Thursday mornings aren’t mad busy either.

I must confess I loved the cats, I loved the work being done to support other major work he was planning. And in some sense, I found it remarkable to understand that this drawings, on cotton rag paper, have existed for the guts of six hundred years. The average piece of electronics hardly lasts five years lately. These drawings provide a line of communication to a man who is dead for ages and people who were his contemporaries. In a way, they are as much a piece of social history as they are a piece of the history of science and art.

I wish I had been able to see these things when I was 13 years old. I might have started drawing sooner as his lines just make things look very clear and comprehensible.

Small pleasures

I do not know what time sunrise is these days but as I left the house at 6 this morning, it was to face the sun coming over the roofs of the house across from my own.

It was truly beautiful.

I woke at 5 this morning, which might seem awfully early but for someone who regularly wakes with a view to getting up at six (with varying degrees of success), it is only an hour in the difference. I read some, mostly about SpaceX this morning. I realised sometime ago that a lot of what I read in bed in the morning was so utterly meaningless that I had forgotten what it was, by the time I got to breakfast, cursing my tardiness in the morning.

Today, however, I don’t have to be anywhere at 8, but I was still awake, and failed to talk myself out of going for a walk. It wasn’t a long walk, and it took me around the estate I live in. However, it was far more than I tend to get. In an ideal world, those 15 minutes would happen every morning but they haven’t been.

I love the early morning. There’s something utterly peaceful about it and one of the things which has made my life feel very stressful is the disconnect I have had from enjoying the peace of the early morning. The world looks very different and you hear sounds very differently as well. There is not the constant sound track of traffic. This morning, I am not hearing the aircraft taking off either. It is utterly gorgeous as a feeling.

Working in the city has a major downside and that is trying to negotiate the thorny question of “how long will it take me to get to work”. In Dublin this is not a question with a consistent answer.

The thing about it is, if you get up in the morning generally feeling good, it sets a tone for the day. It is not yet 7am and I have been for a walk, I have done some needlework. I have done some reading about SpaceX. I have coffee beside me and shortly, there will be breakfast.

A lot of what comes into my inbox lately is exhorting me to be better. To be more successful. To do this. To do that. I don’t read very much of it, and I cleared down some of the bossier elements of it lately. I sometimes wonder if we know what better and more successful is. Whether we have a superficial view of what life should be like. Much of our discussion in that area is by comparison to someone else.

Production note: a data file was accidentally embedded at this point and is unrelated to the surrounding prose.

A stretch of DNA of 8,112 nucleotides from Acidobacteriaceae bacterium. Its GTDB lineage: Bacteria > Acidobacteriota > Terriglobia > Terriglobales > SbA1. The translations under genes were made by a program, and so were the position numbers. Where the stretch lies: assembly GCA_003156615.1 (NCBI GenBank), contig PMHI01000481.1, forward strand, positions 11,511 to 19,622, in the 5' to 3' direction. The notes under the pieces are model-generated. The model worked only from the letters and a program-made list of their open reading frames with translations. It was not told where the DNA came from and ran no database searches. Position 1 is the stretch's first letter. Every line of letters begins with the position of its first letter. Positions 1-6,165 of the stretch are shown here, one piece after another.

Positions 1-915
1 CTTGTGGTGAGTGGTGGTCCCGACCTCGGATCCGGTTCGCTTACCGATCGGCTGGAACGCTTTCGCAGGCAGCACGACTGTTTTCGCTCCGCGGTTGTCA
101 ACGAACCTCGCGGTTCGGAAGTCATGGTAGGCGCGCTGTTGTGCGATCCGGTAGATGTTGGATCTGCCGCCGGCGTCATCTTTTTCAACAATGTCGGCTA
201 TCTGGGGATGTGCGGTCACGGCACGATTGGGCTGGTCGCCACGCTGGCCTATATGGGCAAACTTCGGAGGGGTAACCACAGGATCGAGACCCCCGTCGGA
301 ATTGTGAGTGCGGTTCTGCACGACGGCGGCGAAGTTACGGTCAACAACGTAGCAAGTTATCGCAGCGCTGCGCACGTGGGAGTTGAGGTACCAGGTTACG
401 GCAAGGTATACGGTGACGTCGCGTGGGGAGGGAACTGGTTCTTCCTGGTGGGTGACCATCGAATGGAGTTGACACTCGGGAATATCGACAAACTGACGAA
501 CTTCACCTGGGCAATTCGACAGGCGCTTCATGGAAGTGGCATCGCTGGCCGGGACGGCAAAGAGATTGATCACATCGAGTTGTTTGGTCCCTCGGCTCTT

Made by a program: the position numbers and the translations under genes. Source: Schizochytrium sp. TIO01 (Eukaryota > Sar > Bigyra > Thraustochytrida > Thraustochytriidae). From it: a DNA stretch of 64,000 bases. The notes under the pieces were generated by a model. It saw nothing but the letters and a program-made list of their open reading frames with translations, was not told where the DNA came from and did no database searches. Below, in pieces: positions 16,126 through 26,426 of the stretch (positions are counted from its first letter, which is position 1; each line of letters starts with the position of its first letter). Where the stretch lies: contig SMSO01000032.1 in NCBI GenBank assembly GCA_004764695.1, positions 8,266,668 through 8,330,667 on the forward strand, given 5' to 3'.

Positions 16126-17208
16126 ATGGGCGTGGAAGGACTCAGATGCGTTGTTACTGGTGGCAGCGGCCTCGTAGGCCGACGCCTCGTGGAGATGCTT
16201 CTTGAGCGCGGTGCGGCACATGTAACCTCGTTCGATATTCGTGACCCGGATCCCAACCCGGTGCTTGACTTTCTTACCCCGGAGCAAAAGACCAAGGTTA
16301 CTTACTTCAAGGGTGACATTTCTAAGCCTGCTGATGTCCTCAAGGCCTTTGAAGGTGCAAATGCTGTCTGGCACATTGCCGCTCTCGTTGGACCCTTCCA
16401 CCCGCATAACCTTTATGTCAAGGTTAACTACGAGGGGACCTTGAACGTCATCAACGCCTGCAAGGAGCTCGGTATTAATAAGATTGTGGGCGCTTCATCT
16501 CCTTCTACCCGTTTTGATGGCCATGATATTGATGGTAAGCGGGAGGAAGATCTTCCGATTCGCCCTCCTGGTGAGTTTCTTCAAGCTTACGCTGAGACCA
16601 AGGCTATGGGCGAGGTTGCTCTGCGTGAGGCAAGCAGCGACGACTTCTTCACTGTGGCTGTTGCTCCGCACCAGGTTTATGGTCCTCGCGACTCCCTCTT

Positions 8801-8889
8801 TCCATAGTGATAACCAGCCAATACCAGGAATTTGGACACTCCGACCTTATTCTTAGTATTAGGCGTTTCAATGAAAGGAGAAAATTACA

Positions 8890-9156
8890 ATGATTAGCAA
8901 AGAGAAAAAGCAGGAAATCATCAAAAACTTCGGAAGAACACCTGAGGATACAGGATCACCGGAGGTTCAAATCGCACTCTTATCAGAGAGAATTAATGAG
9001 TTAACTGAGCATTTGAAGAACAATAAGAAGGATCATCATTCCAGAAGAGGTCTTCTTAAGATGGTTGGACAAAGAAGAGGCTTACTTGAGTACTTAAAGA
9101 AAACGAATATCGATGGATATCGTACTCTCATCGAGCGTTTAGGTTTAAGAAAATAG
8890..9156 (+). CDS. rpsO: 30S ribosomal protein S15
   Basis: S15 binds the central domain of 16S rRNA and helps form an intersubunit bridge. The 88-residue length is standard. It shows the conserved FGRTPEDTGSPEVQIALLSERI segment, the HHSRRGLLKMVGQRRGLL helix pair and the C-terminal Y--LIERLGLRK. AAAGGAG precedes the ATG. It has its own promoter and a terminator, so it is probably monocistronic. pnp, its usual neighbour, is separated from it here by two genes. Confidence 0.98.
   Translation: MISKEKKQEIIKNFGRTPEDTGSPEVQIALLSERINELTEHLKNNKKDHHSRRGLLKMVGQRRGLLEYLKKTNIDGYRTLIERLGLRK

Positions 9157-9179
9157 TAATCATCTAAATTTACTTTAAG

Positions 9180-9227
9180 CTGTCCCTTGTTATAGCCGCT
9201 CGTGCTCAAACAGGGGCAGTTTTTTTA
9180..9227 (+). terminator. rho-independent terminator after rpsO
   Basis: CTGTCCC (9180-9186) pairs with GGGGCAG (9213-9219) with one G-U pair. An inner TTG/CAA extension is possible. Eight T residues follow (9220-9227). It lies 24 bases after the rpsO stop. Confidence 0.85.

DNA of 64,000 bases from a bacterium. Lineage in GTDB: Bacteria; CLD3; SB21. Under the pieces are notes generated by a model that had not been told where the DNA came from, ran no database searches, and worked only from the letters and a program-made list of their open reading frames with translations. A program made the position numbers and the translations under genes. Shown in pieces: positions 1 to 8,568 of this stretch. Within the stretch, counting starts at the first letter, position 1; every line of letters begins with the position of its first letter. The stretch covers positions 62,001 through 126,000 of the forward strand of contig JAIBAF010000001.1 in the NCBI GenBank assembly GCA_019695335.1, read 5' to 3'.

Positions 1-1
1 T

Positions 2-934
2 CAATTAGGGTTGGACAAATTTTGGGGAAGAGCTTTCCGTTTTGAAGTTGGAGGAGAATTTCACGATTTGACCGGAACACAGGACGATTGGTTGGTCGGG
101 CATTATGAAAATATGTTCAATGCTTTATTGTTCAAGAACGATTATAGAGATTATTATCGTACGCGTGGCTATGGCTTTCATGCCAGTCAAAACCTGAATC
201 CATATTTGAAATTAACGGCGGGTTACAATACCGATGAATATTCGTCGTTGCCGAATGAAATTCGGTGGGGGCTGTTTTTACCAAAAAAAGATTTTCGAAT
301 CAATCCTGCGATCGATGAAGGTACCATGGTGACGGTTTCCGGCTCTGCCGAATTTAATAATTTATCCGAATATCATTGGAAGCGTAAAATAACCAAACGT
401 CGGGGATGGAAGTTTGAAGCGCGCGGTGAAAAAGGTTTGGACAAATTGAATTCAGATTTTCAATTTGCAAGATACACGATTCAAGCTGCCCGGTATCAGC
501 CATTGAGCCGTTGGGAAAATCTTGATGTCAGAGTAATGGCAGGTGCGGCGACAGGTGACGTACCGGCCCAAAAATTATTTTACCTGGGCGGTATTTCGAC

I am not in favour of exhorting the rest of the world to get up early and go for a walk. The beauty and solitude I enjoyed this morning would be destroyed if 800 people leaving around me all decided to go for a walk at 6am just to get some fresh-ish air. What I am in favour of is people identifying the small pleasures that put some shine on their days. There’s an article somewhere on the web – I did not save the link – but it includes a list of 10 things to make your day better or some such. Maybe 11 because it’s being hip and edgy. The underlying idea, I like. Make small pleasures through your day so that even when things are hard, you have a something small to look forward to. And make them a part of life rather than a reward for life. They do not have to come from a blog list and I’m not in the business of telling anyone else what those small things should be. Some people might call it “being kind to yourself”. If it is something as simple as blocking accounts on twitter whose primary objective is to make you feel outraged about something, so be it. If it is fifteen minutes with a newspaper, so be it.  If it is an early morning walk in the dawnlight, so be it.

For me, the small pleasures are a small cup of coffee in the morning. A non-rushed, non-piecemeal breakfast. Fresh bread from Marks & Spencers. Time to myself. I wrote last week about how I struggled with the fact that I just didn’t have time to do all the things I wanted to. I still don’t. I have to set priorities. And my primary priority is to try and set aside time that is sacrosanct to me and which doesn’t include the remotest possibility that the word “should” in terms of “you’re not good enough and you should…” gets to get in the way.

It seems to be hard, sometimes, to take time out for ourselves. So much so that the world appears to have decided that we need loads of advice to do so.